Resident Spotlight: Bea and Jena

Resident Spotlight: Bea and Jena

As a life-long west-sider, Bea Entrekin had one requirement when she started looking for a senior living community.

“I wanted to stay on the west side,” said Bea, smiling.

After growing up in Edgewood, Iowa, during the Depression, she moved to the west side of Cedar Rapids for work after graduating high school during World War II. She’s been there ever since. Bea worked at Northwestern Bell and as a salesperson in a shoe department before getting married and having her two daughters. She enjoys gardening, canning, and quilting, but it’s her bible studies that took up most of her time. Bea was a bible study teacher for more than 30 years, offering classes in her home.

All this history in mind, it was important to Bea that she stay near her roots.

“When I started looking for somewhere to move, most places for seniors were on the east side at that time,” she said. “Meth-Wick was the only option over here. I certainly got lucky.”

Bea got to know Meth-Wick by sheer happenstance. Her daughter, Wendy, is a stockbroker and had a client who lived at Meth-Wick. She was out to visit the client and was struck by the beauty of the campus and residences. She told her mom to take a look.

It didn’t take long for Bea to realize this was the place for her. In 2007, she moved into an apartment at Deer Ridge. During her years living there, Bea always made sure to do her aerobics. Depending on the season, she’d take classes at The Manor, use the trails around campus, or walk the halls of Deer Ridge, checking in with friends as she walked.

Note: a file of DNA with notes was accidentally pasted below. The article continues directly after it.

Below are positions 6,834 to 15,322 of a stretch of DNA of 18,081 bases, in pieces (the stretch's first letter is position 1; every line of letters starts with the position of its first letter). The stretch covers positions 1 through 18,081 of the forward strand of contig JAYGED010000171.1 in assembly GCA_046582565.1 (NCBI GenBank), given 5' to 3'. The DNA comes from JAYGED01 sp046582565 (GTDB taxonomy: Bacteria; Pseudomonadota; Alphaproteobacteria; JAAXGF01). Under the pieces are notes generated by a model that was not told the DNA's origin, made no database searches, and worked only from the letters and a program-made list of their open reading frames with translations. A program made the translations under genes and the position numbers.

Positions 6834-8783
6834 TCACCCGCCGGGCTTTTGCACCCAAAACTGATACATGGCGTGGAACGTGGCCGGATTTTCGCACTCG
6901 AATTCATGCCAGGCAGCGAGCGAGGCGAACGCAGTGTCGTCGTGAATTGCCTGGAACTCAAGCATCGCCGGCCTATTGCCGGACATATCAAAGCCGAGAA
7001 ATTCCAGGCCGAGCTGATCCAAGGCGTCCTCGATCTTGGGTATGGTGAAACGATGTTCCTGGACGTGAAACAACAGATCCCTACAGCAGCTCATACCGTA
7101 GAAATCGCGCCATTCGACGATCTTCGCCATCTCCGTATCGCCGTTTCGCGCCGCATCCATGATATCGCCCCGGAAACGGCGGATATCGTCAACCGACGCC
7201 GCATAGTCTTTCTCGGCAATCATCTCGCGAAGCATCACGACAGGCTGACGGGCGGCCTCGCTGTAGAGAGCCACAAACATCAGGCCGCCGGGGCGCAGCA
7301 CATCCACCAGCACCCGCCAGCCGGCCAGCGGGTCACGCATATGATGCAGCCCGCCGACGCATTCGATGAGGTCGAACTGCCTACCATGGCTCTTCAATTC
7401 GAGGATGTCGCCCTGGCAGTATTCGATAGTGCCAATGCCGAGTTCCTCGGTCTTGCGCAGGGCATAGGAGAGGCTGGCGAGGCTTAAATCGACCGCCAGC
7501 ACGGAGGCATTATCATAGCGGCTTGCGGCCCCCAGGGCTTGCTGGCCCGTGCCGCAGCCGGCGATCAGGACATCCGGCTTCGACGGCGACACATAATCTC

The Entrekin family was so impressed with Meth-Wick that in 2009 Bea’s other daughter, Jena Hamilton, moved to Meth-Wick and took a position working the front desk of The Manor.

Bea and Jena recognize their situation is unique. There’s not many mother and daughter pairs living in the same community but Jena couldn’t be happier with her decision.

“The biggest advice I’d give someone thinking about moving to a senior living community is to do it before you think you need to,” shared Jena. “It gives you peace of mind to make the move on your schedule rather than waiting until you’re in a situation where you’re forced to move.”

Over the last year, Bea started to need a little more help around the house than when she first moved into her Deer Ridge independent living apartment in 2007. A campus social worker began a conversation with her about moving to a different style of living on campus, all the while keeping her daughters in the loop about their mother’s situation. A Custom Care assisted living apartment opened up at The Manor in April of this year and Bea made the easy move across campus.

This isn’t how this kind of story usually goes. Many older adults who find themselves in need of more assistance usually have to start a search for a whole new facility. But not at Meth-Wick. Bea had staff looking out for her wellbeing who realized she needed a change in her level of care and helped her transition to her new apartment in the same senior living community she’d been enjoying for more than a decade.

Jena said the whole process couldn’t have gone more smoothly.

“They really take care of the whole family and make sure we are all informed and comfortable with the situation,” she said.

Bea says she’s now one of the most ‘well-supervised’ residents at Meth-Wick. “I have one daughter who calls or stops over several times a week and Jena knows about all my appointments since she works at the front desk. Between the two of them, someone always knows what I’m up to!” laughs Bea.

Thanks to the flexible style of living options, Meth-Wick is the ideal home for both Bea and Jena’s lifestyles.